(0 over perfect earth)
50 ohms
50 ohm, 1-5/8" EIA flange
20 kw peak, 10 kw average
140 feet
430 x 420 feet (typical)
120 knots, no ice; 50 knots, 1-1/2 inch
radial ice.
0066-1
Figure 5. Characteristics of the 726-2.5/30-T Antenna
15
i
3.0 Me
3.38 Me
AZIMUTH PLANE

I
3.0Me

I
3.38 Me
0066-1
VERTICAL PLANE
Figure 6. Model Radiation Patterns, 748-3/30-15N Antenna, (imaged).
16

I
3.8 Me

I
4.23 Me
AZIMUTH PLANE

I
3.8Me

I
4.23 Me
0066-1
VERTICAL PLANE
Figure 6-A. Model Radiation Patterns, 748-3/30-1SN Antenna, (imaged).
17
4.65 Me
AZIMUTH PLANE

I
4.65 Me
5.07 Me
I
5.07 Me
0066-1
VERTICAL PLANE
Figure 6-8. Model Radiation Patterns, 748-3/30-1SN Antenna, (imaged).
18

I
5.49 Me

I
5.92 Me
AZIMUTH PLANE
- ..

I
5.49 Me
5.92 Me
VERTICAL PLANE
0066-1
Figure 6-C. Model Radiation Patterns, 748-3/30-15N Antenna, (imaged).
19
6.34 Me
f
6.76 Me
AZIMUni PLANE
6.34 Me

I
6.76 Me
VERTICAL PLANE
0066-1
Figure 6-0. Model Radiation Patterns, 748-3/30-15N Antenna, (imaged).
20
f
7.18Me
f
7.61 Me
AZIMUTIi PLANE
7.fS Me
7.61 Me
0066-1
VERTICAL PLANE
Figure 6-E. Model Radiadon Pattem8, 748-3/30-15N Antenna, (bnased).
21
13.1 Me
AZIMUTIJ PLANE

I
14.77 Me

I
13.1 Me

I
14.77 Me
0066-1
VERTICAL PLANE
Figure 6-F. Model Radiation Patterns, 748-3/30-15N Antenna, (imaged).
22
16.6 Me
AZIMUTIi PLANE
I
I
lS.47 Me
I
16.6 Me
r
lS.47 Me
0066-1
VERTICAL PLANE
Figure 6-0. Model Radiation Patterns, 74S-3/30-15N Antenna, (imaged).
23

I
20.3 Me 22.15 Me
AZIMUTH PLANE
20.3 Me

I
22.15 Me
0066-1
VERTICAL PLANE
Figure 6-H. Model Radiation Patterns, 748-3/30-1SN Antenna, (imaged).
24
24 Me

I
25.8 Me
AZIMUTH PLANE
24 Me
r
25.8 Me
0066-1
VERTICAL PLANE
Figure 6-1. Model Radiation Patterns, 748-3/30-15N Antenna, (imaged).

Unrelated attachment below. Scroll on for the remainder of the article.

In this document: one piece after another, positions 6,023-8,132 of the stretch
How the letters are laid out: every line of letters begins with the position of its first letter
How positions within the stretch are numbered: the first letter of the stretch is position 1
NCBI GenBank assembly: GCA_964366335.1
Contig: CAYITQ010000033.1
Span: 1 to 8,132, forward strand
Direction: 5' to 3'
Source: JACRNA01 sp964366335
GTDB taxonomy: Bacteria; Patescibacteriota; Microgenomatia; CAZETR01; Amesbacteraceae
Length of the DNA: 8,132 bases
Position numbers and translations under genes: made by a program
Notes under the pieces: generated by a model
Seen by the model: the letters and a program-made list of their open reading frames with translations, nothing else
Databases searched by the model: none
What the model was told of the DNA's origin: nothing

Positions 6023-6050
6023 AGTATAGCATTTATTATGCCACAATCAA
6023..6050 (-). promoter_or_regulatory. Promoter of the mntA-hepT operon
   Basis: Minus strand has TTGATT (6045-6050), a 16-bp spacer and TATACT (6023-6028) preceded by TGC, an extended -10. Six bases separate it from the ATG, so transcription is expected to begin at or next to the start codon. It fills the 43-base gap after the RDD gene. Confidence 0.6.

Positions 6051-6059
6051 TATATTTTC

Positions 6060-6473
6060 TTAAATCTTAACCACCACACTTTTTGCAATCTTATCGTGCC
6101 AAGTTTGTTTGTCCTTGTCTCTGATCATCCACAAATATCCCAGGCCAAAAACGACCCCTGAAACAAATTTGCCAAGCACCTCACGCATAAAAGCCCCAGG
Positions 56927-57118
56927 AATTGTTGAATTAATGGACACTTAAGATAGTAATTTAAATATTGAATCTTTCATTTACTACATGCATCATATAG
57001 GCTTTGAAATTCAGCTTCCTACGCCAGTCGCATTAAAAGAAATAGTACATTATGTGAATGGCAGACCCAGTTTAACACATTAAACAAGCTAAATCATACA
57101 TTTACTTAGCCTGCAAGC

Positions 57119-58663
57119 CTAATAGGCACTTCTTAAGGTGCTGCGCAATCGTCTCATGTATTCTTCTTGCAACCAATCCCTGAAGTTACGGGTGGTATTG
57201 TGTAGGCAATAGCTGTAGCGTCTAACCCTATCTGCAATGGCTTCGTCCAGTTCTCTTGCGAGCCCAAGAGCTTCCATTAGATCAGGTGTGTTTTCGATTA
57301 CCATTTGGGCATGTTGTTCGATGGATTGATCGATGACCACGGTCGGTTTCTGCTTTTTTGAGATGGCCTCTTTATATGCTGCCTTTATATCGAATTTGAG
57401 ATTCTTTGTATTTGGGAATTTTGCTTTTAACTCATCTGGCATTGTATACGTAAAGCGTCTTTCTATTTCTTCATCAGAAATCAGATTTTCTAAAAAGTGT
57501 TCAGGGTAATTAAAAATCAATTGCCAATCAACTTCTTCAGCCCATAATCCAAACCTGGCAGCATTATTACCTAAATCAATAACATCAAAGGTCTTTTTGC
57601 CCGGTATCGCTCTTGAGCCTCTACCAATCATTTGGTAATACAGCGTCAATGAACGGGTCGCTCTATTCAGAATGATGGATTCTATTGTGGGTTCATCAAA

25

I
27.7 Me

I
29.5 Me
AZIMUllI PLANE
I
27.7 Me
29.5 Me
0066-1
VERTICAL PLANE
Figure 6-J. Model Radiation Patterns, 748-3/30-15N Antenna, (imaged).
26
... _ - _ . ~ - - - - _ . _ - - - _ . _ ~ - - , - - - p - - " ' - " - - .
..__..__..__.._.._ _---------------
H-H-++++++......~ , .
11)
N
0
as
e
8
0
~
N
U
::e ~
I
....
I
>-
0
u
~
g CO)
go
I
00
an

00-4
H
r0-
ll..
'S
f
'tl
u
0
Q)
0-4
is
0
ro-
. ~
11)
lI..
CO)
0066-1
I/')
....
lIO.LVIOVlI mdOll.LOSI
HAOUV UQ - A.LIAU:.nHUQ
27
('I')
...
0066-1
o
....
S3tHID3G - NOIJ.. VIGV'J
V'lOWIXVW :10 3 tDNV 'IV:::>LLUrrA
28
o
0 m
CO') c::
8
~
~
....
I
0
II') CO')
N
.......
CO')
I
00
.....
5
'0
CIS
u
....
0
:=
~ N
,
a:
~ e
u
e z
w
'a
~
c
:::s
on
w
..
~
....
0
~
~
....
~
5
0
'0
....
CIS
>
.!l
fI:I
.
00
~
...
tn
j
~
C")
~
I
-
25
20
c::
Q
I
tI)
,
-~
;>
UJ 15
I , -, TTTTTI TT I I I I I I, I I , I I I I I I I I I I I I I I I I I I I I TTTTT I I I I I I I ] I I T , I I I I I ! I I ! I
~
UJ
N ~
'C
0
,
-
~
Q
10
-v.l
I I I J I I I I I I I I I I I I i I I I I I I I I I I I I J I I I I I I I I I I J I I J J I I I ) T J ) I ] I I I I I I J [0 I 1
Q
Z
<
~
0
<
c::;
5
i j
o
o 3 5 10 15 20 25 30
FREQUENCY - Me
Figure 9. Back and Side Lobe Levels Type 748-3/30-1SN Antenna
3.0Mc
AZIMUTH PLANE

I
3.0Mc
3.38 Mc

I
3.38 Mc
VERTICAL PLANE
Figure 10. Model Radiation Patterns, 748-3/30-15N Antenna. (Free-Space).
0066-1 30
I
3'.41 Me

I
3.41 Me
3.8 Me
AZIMUTH PLANE
3.8 Me
VERTICAL PLANE
Figure IO-A. Model Radiation Patterns. 748-3/30-15N Antenna. (Free-Space).
0066-1
31
I
4.23 Me
4.65 Me
AZIMUTH PLANE

I
4.23 Me

I
4.65 Me
VERTICAL PLANE
Figure 10-B. Model Radiation Patterns, 748-3/30-15N Antenna. (Free-Space).
0066-1 32

I
5.07 Me

I
5.49 Me
AZIMUTH PLANE
5.07 Me

I
5.49 Me
VERTICAL PLANE
Figure lO-C. Model Radiation Patterns, 748-3/30-15N Antenna. (Free-Space).
0066-1
33
5.92 Me

I
6.34 Me
AZIMUTH PLANE
5.92 Me
6.34 Me
VERTICAL PLANE
Figure 10-0. Model Radiation Patterns, 748-3/30-15N Antenna. (Free-Space).
0066-1
34
6.S5 Me 7.1S Me
AZlMtm-I PLANE
6.S5 Me
I
7.18 Me
VERTICAL PLANE
Figure lO-E. Model Radiation Patterns, 74S-3/30-l5N Antenna. (Free-Space).
0066-1
35
7.61 Me
AZIMUnI PLANE

I
7.61 Mc
VERTICAL PLANE
Figure 10-F. Model Radiation Patterns. 748-3/30-15N Antenna. (Free-Space).
0066-1
36
13.1 Me

I
14.77 Me
AZIMUTH PLANE
f
13.1 Me
i
14.77 Me
VERTICAL PLANE
Figure 10-0. Model Radiation Patterns, 748-3/30-1SN Antenna. (Free-Space).
0066-1
37
i
16.6 Me
16.6 Me
18.47
AZIMUnJ PLANE
i
18.47 Me
VERTICAL PLANE
Figure 10-H. Model Radiation Patterns, 748-3/30-15N Antenna. (Free-Space).
0066-1
38
20.3 Mc
20.3 Me
22.15 Me
AZIMUTH PLANE
22.15 Me
VERTICAL PLANE
Figure 10-1. Model Radiation Patterns, 748-3/30-15N Antenna. (Free-Space).
0066-1
39
24 Me
24 Me
25.8 Me
AZIMUTH PLANE
25.8 Me
VERTICAL PLANE
Figure 10-). Model Radiation Patterns, 748-3/30-1SN Antenna. (Free-Space).
0066-1
40
27.7 Me

I
29.5 Me
AZIMUTII PLANE
27.7 Me
29.5 Me
VERTICAL PLANE
Figure IO-K. Model Radiation Patterns, 748-3/30-15N Antenna. (Free-Space).
0066-1 41
~
,
-
to.)